LONDON • Britain will allow Huawei Technologies a restricted role in building parts of its 5G network, seeking a middle way in a bitter dispute between the United States and China over the next generation of communications technology.
Huawei, the world's biggest producer of telecommunications equipment, is under intense scrutiny after the US told allies not to use its technology because of fears it could be a vehicle for Chinese spying. Huawei has categorically denied this.
The Daily Telegraph newspaper reported that Britain's National Security Council, chaired by Prime Minister Theresa May, has agreed to allow Huawei access to non-core parts of 5G mobile infrastructure like antennas, despite concerns among ministers.
The decision was made despite concerns raised over Mrs May's approach by Home Secretary Sajid Javid, Foreign Secretary Jeremy Hunt, Defence Secretary Gavin Williamson, International Trade Secretary Liam Fox and International Development Secretary Penny Mordaunt.
Downing Street declined to comment, but Huawei welcomed the newspaper report.
"Huawei welcomes reports that the UK government is moving towards allowing Huawei to help build the UK's 5G network," it said in a statement.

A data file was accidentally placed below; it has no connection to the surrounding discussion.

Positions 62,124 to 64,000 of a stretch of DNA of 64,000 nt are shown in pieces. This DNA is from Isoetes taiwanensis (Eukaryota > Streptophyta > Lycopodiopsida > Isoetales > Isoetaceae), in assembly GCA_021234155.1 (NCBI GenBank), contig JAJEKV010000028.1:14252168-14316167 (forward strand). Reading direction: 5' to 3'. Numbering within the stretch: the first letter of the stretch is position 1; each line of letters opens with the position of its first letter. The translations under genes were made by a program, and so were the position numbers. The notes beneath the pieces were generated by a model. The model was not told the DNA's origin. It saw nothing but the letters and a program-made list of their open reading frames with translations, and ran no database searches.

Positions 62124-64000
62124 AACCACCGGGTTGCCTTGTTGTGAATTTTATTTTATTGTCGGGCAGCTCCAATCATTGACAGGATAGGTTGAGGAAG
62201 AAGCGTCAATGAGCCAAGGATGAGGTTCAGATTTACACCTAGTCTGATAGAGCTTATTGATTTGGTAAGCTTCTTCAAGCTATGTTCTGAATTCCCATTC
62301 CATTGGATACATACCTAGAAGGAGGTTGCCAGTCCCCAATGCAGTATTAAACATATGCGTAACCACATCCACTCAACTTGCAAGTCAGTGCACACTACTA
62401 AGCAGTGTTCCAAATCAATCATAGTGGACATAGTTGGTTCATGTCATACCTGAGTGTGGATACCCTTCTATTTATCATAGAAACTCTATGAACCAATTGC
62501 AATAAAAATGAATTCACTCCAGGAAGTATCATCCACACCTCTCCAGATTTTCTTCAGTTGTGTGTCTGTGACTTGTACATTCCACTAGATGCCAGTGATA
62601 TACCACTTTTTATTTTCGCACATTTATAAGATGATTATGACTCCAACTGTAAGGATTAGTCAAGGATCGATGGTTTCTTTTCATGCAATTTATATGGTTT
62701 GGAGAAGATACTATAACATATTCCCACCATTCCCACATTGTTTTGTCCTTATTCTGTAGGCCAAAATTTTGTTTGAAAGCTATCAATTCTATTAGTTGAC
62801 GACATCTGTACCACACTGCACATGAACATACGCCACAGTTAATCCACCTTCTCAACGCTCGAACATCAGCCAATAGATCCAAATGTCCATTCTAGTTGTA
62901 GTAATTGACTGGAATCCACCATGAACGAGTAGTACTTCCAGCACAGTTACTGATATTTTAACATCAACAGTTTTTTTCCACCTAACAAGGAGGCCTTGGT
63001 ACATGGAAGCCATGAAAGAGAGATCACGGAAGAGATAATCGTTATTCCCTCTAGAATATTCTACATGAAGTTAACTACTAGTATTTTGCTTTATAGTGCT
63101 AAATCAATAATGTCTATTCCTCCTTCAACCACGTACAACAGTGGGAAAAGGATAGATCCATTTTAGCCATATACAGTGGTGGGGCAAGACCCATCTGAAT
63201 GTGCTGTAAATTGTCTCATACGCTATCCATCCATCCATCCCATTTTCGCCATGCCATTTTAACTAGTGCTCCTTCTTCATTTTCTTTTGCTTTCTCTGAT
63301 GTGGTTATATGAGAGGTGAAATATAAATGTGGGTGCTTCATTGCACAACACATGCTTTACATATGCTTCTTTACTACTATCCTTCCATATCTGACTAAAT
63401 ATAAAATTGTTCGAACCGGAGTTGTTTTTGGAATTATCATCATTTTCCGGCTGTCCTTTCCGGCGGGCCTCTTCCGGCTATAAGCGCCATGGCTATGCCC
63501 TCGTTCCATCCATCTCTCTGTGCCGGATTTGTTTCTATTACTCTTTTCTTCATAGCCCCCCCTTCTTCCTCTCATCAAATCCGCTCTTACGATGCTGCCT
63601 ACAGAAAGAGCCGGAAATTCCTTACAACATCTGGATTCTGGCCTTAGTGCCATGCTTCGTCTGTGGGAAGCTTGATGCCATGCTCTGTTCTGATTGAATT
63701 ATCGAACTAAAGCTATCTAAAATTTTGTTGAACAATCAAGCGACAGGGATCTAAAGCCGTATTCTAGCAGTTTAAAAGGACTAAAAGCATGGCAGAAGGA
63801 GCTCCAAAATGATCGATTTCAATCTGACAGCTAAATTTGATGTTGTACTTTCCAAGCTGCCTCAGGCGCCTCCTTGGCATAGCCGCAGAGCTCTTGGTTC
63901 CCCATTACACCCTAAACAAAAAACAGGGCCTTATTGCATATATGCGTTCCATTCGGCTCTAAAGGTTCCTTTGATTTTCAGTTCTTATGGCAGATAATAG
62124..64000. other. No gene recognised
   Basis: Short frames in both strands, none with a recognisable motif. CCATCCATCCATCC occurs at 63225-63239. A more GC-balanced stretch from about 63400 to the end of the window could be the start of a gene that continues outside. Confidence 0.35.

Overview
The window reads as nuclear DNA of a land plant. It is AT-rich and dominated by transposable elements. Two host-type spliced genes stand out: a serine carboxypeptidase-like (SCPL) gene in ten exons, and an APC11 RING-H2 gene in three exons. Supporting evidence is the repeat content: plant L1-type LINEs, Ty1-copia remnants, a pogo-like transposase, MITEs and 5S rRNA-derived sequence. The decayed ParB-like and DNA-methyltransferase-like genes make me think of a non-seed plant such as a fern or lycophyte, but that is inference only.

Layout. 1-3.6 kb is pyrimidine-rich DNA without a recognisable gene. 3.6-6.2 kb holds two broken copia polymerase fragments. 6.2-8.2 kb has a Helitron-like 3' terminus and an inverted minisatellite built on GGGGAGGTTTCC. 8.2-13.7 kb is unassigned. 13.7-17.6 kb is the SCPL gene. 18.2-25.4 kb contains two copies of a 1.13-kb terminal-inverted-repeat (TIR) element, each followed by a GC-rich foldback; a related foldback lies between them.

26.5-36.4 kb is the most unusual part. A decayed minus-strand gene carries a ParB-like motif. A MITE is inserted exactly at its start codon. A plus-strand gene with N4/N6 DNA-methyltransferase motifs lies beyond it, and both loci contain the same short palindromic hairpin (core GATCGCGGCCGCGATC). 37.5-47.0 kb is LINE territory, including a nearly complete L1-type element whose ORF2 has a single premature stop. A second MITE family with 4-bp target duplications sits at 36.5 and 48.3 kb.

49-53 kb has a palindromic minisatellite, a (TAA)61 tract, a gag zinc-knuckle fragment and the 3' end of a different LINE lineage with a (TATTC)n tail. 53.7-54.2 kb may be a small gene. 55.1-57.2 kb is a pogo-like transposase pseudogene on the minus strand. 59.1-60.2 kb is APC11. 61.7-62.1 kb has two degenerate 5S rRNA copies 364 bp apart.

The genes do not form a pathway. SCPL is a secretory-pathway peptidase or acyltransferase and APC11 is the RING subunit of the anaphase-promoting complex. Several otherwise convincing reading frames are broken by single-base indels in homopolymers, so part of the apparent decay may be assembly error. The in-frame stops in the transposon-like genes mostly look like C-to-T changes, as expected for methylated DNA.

"While we await a formal government announcement, we are pleased that the UK is continuing to take an evidence-based approach to its work and we will continue to work cooperatively with the government, and the industry," Huawei said.
The US has banned Huawei's 5G technology from its territory and urged allies in the so-called Five Eyes intelligence sharing collective - which includes Australia, Britain, Canada and New Zealand - to follow suit.
A security source told Reuters the United Kingdom would block Huawei from all core parts of the 5G network and access to non-core parts would be restricted. A second source confirmed that. Both spoke on condition of anonymity.
European nations are treading a fine line in the dispute between the world's two most powerful countries, under pressure from the US to take a hard line on Huawei but also anxious not to sour trading and diplomatic relations with China.
Britain's compromise could provide a template for others to follow that the anglophone Five Eyes alliance could live with.
However, some British lawmakers remained opposed.
"Allowing Huawei into the UK's 5G infrastructure would cause allies to doubt our ability to keep data secure and erode the trust essential to Five Eyes cooperation," British Parliament foreign affairs committee chairman Tom Tugendhat wrote on Twitter yesterday, referring to the security alliance of Western nations. "There's a reason others have said no," he added.
REUTERS, AGENCE FRANCE-PRESSE, BLOOMBERG